Is It Time For The Federal Reserve To Pause Interest Rates?

Category Business

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The Federal Reserve's decision to hold rates steady indicates it believes it is time to pause its aggressive campaign to tame runaway inflation, spurred by the sharpest rate of inflation since the 1980s. The latest consumer price index data suggests inflation is lower than it appears, and further rate hikes may do more harm than good to the banking sector without bringing inflation down. Regionalists have argued for a pause instead of more rate hikes, ultimately leaving the decision on the Federal Open Market Committee lead by Jerome Powell.

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The Federal Reserve’s decision to hold rates steady signals that central bankers believe it is time to hit pause, at least temporarily, on their aggressive campaign to tame runaway inflation. The latest data, not to mention several other factors, however, suggests it’s time for a full stop. On June 14, 2023, the Fed chose not to lift rates for the first time in 11 meetings, leaving its target interest rate – a benchmark for borrowing costs across the global economy – at a range of 5% to 5 .

The Bureau of Labor Statistics reported shelter costs rose 8% from a year ago

25%. Over 10 consecutive hikes beginning in March 2022, the Fed had raised rates a whopping 5 percentage points. "Holding the target range steady at this meeting allows the committee to assess additional information and its implications for monetary policy," the central bank said in a statement. The Fed indicated it still expects to raise rates two more times by the end of the year. As an economist who follows the central bank’s actions closely, I believe there’s good reason to think the Fed’s brief hiatus is likely to turn into a permanent vacation .

The Zillow Observed Rent Index suggests rates are declining

Inflation is lower than it appears The fastest rate of inflation since the 1980s is what prompted the Fed to hike interest rates so much. So it makes sense that inflation would be a key indicator of when its job is complete. The latest consumer price index data, released on June 13, showed core inflation – the Fed’s preferred measure, which excludes volatile food and energy prices – falling to an annual rate of 5 .

The modified core inflation measure created by Jason Furman is 2.6%

3% in May 2023, the slowest pace since November 2021. That’s down from a peak of 6.6% in September 2022. While the data shows inflation remains well above the Fed’s target of around 2%, there’s good reason to believe that it will continue to fall regardless of what the Fed does. Shelter, a measure of the cost of owning or renting a home, is the largest component of the consumer price index, accounting for more than one-third of the total .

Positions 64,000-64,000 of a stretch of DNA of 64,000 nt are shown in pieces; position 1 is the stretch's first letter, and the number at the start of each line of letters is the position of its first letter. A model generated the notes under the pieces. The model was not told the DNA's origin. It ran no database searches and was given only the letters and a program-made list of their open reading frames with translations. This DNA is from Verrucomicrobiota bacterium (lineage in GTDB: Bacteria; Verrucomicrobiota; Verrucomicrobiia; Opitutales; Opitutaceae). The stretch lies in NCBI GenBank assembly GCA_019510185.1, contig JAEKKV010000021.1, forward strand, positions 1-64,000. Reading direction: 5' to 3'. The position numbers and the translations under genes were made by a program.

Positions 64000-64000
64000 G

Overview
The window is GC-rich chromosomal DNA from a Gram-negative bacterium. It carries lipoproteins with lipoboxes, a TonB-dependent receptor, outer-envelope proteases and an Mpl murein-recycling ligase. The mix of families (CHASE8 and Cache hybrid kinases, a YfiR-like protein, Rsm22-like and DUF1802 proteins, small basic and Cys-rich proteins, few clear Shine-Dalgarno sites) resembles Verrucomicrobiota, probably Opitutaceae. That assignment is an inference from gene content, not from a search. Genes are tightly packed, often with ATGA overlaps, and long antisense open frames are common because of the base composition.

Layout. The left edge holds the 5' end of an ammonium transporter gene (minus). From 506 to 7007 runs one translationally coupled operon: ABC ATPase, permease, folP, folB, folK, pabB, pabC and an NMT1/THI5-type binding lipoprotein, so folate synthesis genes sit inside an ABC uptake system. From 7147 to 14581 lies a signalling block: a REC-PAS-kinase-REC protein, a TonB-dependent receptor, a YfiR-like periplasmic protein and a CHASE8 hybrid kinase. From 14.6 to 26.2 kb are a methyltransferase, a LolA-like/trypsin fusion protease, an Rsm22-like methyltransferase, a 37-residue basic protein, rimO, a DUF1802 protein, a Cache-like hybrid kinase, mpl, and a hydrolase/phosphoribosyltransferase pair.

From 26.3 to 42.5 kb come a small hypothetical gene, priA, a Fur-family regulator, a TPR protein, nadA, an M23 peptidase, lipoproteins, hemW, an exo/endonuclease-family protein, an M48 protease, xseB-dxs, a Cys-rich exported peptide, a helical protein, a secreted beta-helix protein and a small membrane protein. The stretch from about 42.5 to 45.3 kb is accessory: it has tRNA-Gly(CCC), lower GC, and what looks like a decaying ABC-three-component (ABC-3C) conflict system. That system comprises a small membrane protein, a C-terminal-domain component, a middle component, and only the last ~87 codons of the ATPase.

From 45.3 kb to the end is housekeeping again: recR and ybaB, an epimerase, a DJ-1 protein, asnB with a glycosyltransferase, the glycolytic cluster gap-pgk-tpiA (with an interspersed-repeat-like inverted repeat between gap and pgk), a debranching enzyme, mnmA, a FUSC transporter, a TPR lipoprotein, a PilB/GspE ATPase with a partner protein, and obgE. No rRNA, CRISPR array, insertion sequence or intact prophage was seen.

The Federal Open Market Committee final decision is in the hands of Fed Chair Jerome Powell

In its latest report, the Bureau of Labor Statistics reported shelter costs rose 8% from a year ago. After stripping that out, inflation was up just 2.1%. The thing is, the data reported by the bureau doesn’t reflect the reality of what’s happening in the current housing market. The Bureau of Labor Statistics relies on a survey that gauges rental prices from 50,000 leases, many of which were signed during the rental bubble in 2021 and 2022 .

The Fed's previous 10 consecutive rate hikes over March 2022 to June 2023 pushed rates up by 5 percentage points

A better measure of current market rents is the Zillow Observed Rent Index. That index suggests rates are declining – rents rose 4.8% year over year in May, aligning with pre-pandemic rates. Comparing the two measures suggests the official consumer price index data lags behind the market by four to six months. Using current rents would put inflation much closer to where the Fed wants it to be. Jason Furman, former chair of the government’s Council of Economic Advisors, created a modified version of core inflation – which uses a market-based measure of shelter prices – at 2 .

The consumer price index data lags behind the current market by 4 to 6 months

6%. The risk of more rate hikes Moreover, it is likely that further rate hikes will do more harm than good – particularly to the banking sector – and without helping lower inflation below its current trajectory. Several regionalists have said raising interest rates is not necessary given the current economic environment, and have argued that a pause is the best strategy, given the potential risks. It’s worth noting, however, that those regional officials don’t have a vote on the Federal Open Market Committee .

The ultimate decision is still in the hands of Federal Reserve Chair Jerome Powell.

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